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How the Mackinac Bridge was built

I took a drive up to Mackinaw City this past weekend. Along the way I saw numerous signs warning travelers that the Mackinac Bridge would be closed on Labor Day from 6:30am to 12:00 pm for the bridge walk. Not only that, but I was able to cross the bridge four times that weekend. It made me

How the Mackinac Bridge was built2021-09-03T07:19:54-04:00

Could Dan Seavey be the meanest pirate on the Great Lakes?

Though pirates are criminals, usually quite brutal and violent, their lives are often studied, esteemed, and shown as an exciting lifestyle in many stories and Hollywood movies, from Captain Hook in Once Upon a Time to Captain Jack Sparrow. Many of the well-known pirates sailed tropical seas, but the Great Lakes has had their fair share of

Could Dan Seavey be the meanest pirate on the Great Lakes?2021-08-03T01:34:28-04:00

Was there once a king of Beaver Island?

Beaver Island is the third largest island in Michigan and has been a popular vacation tourist destination since the 1860s. It is well known for its beautiful beaches, awesome forests, recreational harbors and its isolation from the mainland. In addition to this, did you know that it has a colorful and unique history? This is especially true

Was there once a king of Beaver Island?2021-07-24T12:02:55-04:00

Traverse City becomes the nation’s cherry capital

Most Michigan tourist towns have a frontier history, and Traverse City is no different. The Cherry Capital of the World is young compared to other Michigan cities, like Mackinaw, Detroit and Grand Rapids, but it still holds a rich history. I recently brought my eighth grade students to the city for a field trip and was reminded

Traverse City becomes the nation’s cherry capital2021-06-03T16:35:13-04:00

Women’s baseball teams find a place in league of their own

It’s spring, and that means getting out and playing sports. While looking around at all the active ball fields, I can’t help but think of the classic line, “There’s no crying in baseball.” Many people know the quote. It comes from the timeless 1992 movie, A League of Their Own and tells the story of the All-American

Women’s baseball teams find a place in league of their own2021-05-07T07:22:33-04:00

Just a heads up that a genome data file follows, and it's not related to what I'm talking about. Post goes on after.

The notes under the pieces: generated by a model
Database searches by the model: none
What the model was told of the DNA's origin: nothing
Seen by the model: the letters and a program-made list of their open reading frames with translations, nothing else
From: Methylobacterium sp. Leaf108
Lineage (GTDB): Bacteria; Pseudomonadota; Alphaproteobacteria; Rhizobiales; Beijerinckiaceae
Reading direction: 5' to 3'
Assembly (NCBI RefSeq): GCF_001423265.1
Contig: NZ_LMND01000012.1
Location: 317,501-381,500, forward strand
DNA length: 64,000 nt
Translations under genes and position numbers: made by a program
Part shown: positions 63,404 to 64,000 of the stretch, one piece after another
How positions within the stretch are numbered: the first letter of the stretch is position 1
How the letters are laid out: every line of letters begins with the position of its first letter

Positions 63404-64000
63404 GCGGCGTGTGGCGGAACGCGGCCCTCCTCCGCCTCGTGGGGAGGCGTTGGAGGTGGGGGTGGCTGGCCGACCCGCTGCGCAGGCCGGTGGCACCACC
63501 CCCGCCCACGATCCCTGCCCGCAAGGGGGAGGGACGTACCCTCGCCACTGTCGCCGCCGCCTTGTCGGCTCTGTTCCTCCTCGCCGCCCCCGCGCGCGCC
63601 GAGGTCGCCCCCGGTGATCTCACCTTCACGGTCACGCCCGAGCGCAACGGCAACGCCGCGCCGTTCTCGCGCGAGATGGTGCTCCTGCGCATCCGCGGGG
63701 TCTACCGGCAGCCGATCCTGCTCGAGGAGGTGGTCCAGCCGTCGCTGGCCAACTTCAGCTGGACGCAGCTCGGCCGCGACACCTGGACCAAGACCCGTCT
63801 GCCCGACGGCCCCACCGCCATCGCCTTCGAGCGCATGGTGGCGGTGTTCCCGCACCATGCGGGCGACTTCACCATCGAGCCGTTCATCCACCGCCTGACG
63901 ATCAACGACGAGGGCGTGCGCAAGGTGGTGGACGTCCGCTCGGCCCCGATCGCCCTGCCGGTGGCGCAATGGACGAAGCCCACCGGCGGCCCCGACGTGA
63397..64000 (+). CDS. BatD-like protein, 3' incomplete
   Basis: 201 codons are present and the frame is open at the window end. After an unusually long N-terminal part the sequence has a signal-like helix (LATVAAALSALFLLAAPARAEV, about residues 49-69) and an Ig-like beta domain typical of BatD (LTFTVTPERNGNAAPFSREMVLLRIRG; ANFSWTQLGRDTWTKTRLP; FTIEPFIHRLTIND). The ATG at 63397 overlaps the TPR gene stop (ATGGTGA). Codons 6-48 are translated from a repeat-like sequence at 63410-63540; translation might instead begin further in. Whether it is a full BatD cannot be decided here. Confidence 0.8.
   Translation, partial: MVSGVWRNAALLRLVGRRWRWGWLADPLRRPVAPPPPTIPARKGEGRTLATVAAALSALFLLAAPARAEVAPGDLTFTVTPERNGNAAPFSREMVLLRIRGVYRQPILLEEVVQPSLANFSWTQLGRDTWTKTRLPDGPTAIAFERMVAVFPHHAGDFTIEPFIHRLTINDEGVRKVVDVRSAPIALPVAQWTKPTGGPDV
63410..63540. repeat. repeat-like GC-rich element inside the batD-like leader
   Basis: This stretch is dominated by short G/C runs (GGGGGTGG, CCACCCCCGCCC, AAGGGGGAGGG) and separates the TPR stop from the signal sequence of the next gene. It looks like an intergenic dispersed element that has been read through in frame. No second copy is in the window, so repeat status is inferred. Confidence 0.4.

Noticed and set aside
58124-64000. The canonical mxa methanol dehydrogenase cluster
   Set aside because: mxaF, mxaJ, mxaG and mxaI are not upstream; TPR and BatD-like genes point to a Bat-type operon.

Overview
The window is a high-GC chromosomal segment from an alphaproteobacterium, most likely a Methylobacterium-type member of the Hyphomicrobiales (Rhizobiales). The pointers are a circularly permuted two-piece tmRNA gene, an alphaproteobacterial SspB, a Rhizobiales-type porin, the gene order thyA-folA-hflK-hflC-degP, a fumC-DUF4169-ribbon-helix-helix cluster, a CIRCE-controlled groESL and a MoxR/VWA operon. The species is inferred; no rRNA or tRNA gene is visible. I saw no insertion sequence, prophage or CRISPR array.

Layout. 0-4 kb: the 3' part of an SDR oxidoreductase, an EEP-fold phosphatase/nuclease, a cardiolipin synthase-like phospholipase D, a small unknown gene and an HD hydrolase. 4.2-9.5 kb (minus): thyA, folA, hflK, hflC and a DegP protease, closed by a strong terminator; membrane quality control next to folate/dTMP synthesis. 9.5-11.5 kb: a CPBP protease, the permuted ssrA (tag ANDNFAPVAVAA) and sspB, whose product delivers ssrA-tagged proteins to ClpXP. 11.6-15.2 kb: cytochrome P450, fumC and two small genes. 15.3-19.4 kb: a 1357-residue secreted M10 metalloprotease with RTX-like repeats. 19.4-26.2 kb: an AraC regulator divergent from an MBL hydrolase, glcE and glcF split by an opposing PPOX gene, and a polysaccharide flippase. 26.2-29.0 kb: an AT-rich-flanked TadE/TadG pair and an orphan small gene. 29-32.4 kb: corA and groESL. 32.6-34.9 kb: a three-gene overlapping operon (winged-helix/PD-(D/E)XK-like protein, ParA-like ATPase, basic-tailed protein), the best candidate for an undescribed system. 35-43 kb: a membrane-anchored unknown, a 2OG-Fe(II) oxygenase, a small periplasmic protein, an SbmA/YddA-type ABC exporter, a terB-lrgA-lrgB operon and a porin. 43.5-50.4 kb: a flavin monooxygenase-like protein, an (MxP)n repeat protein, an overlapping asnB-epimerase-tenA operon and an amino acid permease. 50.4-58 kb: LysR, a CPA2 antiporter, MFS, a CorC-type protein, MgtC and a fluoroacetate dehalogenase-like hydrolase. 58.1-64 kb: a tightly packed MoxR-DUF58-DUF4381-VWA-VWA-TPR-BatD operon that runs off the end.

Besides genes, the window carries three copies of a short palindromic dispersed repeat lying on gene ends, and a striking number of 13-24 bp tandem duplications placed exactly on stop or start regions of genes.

Michigan’s second, yet only, National Park

Michigan is home to many beautiful national landmarks, such as the National Lakeshores of Sleeping Bear Dunes and Pictured Rocks and our three National Forests, Huron-Manistee, Hiawatha and Ottawa. We have a National Historic Park at Keweenaw in Calumet and one National Battlefield Park, the River Raisin in Monroe. We also have one very special National Park, Isle

Michigan’s second, yet only, National Park2021-04-08T14:30:50-04:00

The first king of the horseless carriage in Detroit

Michigan has long been known as the automotive state. With innovators like Henry Ford and Ransom Olds, we are known around the world for our automobile manufacturing. One of the lesser-known entrepreneurs that played a role in Michigan's automotive history is an interesting man by the name of Charles Brady King. He was the first person to

The first king of the horseless carriage in Detroit2021-03-08T14:42:57-05:00

The turbulent triumphant life of the Queen of Soul

Aretha Franklin is one of the greatest American artists of all time. Her singing career covered six decades and reached millions of Americans. Nicknamed the Queen of Soul, she earned just about every award a singer-songwriter can win, and on January 21, 1987, she became the first female vocalist to be inducted into the Rock-and-Roll Hall of

The turbulent triumphant life of the Queen of Soul2021-01-14T16:55:32-05:00

Did the Civil War have a little drummer boy from Michigan?

Winters are not usually known for great battles, as historically, armies used the time to rest and regroup. That is not to say the cold and snowy weather hasn’t had a drastic effect on warfare. Who can deny the importance of Washington crossing the Delaware on December 25, 1776, when the ragged Continental Army defeated highly trained

Did the Civil War have a little drummer boy from Michigan?2020-12-30T20:16:26-05:00

Building railroads to build Michigan

The chugging and mournful sound of a train’s bellow can elicit feelings of contentment in your soul. Even today, when a train is used mainly to haul freight or for scenic, vintage rides, it is a hauntingly beautiful sight to behold. It has also created many a ferroequinologist (train enthusiast). The railroads have been integral in Michigan’s

Building railroads to build Michigan2020-10-01T18:11:39-04:00

The ‘Boy Governor’ who made Michigan a state

Stevens Mason wasn’t born in Michigan. He didn’t die in Michigan either, yet he is very well-known for being a true Michiganian, and his influence on our state is undeniable. Also known as the Boy Governor, Stevens was instrumental in Michigan gaining statehood. The month of September has quite a few important dates in our state, and

The ‘Boy Governor’ who made Michigan a state2020-09-02T17:51:12-04:00